FTSE 100 giant Royal Dutch Shell‘s (LSE: RDSB) share price has been on the rise. It has increased by over 5% at the time of writing this article from the levels seen at the beginning of June. Further, even though there have been a few gyrations over the months, the share price has come a long way from the lowest levels seen in 2019 at the end of January. Needless to say, these are heartening developments for investors.
Going forward, I will be watching the oil sector closely following tensions between the US and Iran and one key question comes to my mind: what is the potential impact on the share price of an oil company like Shell or its peer BP (LSE: BP)?
Oil price outlook
There’s no denying that higher oil prices are good for oil companies, but the potential economic damage from standoffs between countries can erode demand over the longer term, which in turn can negate the gains from price increases. I think both these arguments are worth considering, since we at the Motley Fool are interested in long-term investment opportunities.
There’s no way of knowing how the geo-politics will play out, but I am yet to see any dependable forecasts predicting sharp increases in crude oil prices. In fact, if the situation remains contained, it could be exactly the opposite. The International Energy Agency’s update in mid-June said that supply is enough to “limit significant upward pressure on oil prices” going into 2020.
Shell looks ahead with confidence
With this as the background, I’d consider Shell’s merits as a company independent of the wider environment it operates in to make an investing decision. In other words, the latest oil price increases are a distraction from the actual investing story rather than a determining factor. From the last time I wrote about it, fully convinced that this is indeed a share worth holding in the long-term, little has changed. In fact, the price has risen by around 20% since. The company also sounds confident about the future, as revealed in its latest strategy update and financial outlook for 2025.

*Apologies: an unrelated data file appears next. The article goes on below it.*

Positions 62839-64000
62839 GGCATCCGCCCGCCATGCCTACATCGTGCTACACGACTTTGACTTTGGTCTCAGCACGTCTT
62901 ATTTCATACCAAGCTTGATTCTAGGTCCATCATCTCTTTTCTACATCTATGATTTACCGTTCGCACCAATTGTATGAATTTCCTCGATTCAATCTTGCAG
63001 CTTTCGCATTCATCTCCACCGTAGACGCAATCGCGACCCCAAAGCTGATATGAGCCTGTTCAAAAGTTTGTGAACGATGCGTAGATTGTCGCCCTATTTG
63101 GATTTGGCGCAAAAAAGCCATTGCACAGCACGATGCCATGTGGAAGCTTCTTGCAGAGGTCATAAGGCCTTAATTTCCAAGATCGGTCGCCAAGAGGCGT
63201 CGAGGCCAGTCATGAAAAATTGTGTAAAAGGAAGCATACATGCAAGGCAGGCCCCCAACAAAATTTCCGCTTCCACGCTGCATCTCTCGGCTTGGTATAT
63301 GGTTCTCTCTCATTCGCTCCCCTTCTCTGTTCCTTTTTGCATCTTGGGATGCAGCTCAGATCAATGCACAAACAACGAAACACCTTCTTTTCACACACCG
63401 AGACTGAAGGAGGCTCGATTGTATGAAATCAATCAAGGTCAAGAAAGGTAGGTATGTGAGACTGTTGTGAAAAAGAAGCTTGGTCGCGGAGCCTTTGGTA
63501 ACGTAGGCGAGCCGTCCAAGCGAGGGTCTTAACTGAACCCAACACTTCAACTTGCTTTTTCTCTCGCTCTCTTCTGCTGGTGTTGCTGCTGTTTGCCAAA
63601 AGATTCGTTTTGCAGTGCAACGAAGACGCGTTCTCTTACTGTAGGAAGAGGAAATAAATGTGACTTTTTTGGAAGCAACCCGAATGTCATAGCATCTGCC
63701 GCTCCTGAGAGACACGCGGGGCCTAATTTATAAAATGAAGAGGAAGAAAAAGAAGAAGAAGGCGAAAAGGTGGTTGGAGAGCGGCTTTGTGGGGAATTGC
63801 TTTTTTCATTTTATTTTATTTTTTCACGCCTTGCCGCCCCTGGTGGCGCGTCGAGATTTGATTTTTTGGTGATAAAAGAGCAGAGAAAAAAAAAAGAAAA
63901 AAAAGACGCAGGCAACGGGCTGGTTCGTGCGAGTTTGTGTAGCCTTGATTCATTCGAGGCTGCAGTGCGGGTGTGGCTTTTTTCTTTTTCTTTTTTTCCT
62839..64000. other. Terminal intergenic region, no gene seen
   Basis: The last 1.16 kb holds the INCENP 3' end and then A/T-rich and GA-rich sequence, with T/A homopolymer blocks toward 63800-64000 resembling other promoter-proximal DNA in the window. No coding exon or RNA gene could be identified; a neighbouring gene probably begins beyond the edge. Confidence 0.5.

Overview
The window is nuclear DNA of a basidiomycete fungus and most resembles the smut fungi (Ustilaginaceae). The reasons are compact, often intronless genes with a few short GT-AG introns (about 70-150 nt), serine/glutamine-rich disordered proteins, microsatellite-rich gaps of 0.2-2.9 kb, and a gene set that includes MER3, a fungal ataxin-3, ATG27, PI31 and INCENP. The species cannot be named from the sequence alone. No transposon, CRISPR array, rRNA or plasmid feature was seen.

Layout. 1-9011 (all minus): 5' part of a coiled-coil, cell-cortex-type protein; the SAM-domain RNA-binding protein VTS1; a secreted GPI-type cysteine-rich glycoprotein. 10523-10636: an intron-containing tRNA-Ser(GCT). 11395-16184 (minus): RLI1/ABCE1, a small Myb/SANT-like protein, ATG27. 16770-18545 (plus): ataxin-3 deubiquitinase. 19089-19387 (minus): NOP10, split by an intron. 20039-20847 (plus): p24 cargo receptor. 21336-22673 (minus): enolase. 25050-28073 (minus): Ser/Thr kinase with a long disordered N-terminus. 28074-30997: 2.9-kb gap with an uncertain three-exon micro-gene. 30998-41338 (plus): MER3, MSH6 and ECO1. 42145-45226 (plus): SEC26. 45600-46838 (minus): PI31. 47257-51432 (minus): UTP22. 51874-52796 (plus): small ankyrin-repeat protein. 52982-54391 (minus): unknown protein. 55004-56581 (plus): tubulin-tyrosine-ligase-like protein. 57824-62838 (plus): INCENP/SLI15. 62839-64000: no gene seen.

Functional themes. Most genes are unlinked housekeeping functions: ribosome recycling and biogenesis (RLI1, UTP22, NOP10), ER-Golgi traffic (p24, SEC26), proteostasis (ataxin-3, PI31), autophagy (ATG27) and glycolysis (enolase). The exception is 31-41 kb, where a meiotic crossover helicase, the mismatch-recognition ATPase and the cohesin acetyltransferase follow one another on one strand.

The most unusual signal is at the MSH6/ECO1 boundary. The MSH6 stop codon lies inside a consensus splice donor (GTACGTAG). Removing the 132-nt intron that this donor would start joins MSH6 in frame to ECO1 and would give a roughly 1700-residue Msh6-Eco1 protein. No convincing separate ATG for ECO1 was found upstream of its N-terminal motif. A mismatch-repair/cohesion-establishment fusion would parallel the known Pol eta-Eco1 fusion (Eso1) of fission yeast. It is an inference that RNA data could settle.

Despite this, its price-to-earnings ratio (12 months trailing) is at an affordable 11.6x compared to peer BP, which is trading at 14.3x. Interestingly enough, this is despite the fact that BP has seen a lower share price rise in recent months. While the price charts for both companies reveal that they tend to move together, Shell has been the one that has attracted most investor interest.
BP has its merits
This doesn’t of course mean that BP isn’t a buy as the company has a lot going for it too. I am inclined towards shares that offer a good return on capital but dividends are an important consideration for investors and BP ticks those boxes. As my Foolish colleague Rupert Hargreaves pointed out recently, its dividend per share has risen impressively over the years and its strong track record is expected to continue. The share has also given good returns on capital, and I believe there is little in the company’s performance to suggest that it will be derailed.
On balance, though I’d rather buy Shell. The bargain-hunter in me is attracted to the fact that it is still the cheaper of the two but its strong current momentum also appeals.
Manika Premsingh has no position in any of the shares mentioned. The Motley Fool UK has no position in any of the shares mentioned. Views expressed on the companies mentioned in this article are those of the writer and therefore may differ from the official recommendations we make in our subscription services such as Share Advisor, Hidden Winners and Pro. Here at The Motley Fool we believe that considering a diverse range of insights makes us better investors.